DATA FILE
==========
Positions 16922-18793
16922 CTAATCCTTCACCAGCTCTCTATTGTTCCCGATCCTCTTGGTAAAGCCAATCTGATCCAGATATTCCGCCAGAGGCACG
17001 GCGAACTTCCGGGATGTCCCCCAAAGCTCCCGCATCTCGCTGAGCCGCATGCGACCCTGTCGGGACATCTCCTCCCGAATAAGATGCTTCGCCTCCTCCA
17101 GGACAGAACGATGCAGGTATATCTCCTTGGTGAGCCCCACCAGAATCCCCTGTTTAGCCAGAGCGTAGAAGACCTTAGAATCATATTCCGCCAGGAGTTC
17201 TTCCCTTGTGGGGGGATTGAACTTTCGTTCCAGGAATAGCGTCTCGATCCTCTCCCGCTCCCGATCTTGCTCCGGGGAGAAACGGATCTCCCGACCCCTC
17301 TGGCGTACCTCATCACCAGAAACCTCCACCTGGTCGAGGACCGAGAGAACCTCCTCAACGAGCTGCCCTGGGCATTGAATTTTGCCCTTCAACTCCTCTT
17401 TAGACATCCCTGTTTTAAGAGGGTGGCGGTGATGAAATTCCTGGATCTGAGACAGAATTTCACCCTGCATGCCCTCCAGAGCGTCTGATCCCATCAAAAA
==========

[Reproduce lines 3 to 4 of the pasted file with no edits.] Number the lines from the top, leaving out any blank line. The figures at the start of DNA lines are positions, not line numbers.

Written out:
17001 GCGAACTTCCGGGATGTCCCCCAAAGCTCCCGCATCTCGCTGAGCCGCATGCGACCCTGTCGGGACATCTCCTCCCGAATAAGATGCTTCGCCTCCTCCA
17101 GGACAGAACGATGCAGGTATATCTCCTTGGTGAGCCCCACCAGAATCCCCTGTTTAGCCAGAGCGTAGAAGACCTTAGAATCATATTCCGCCAGGAGTTC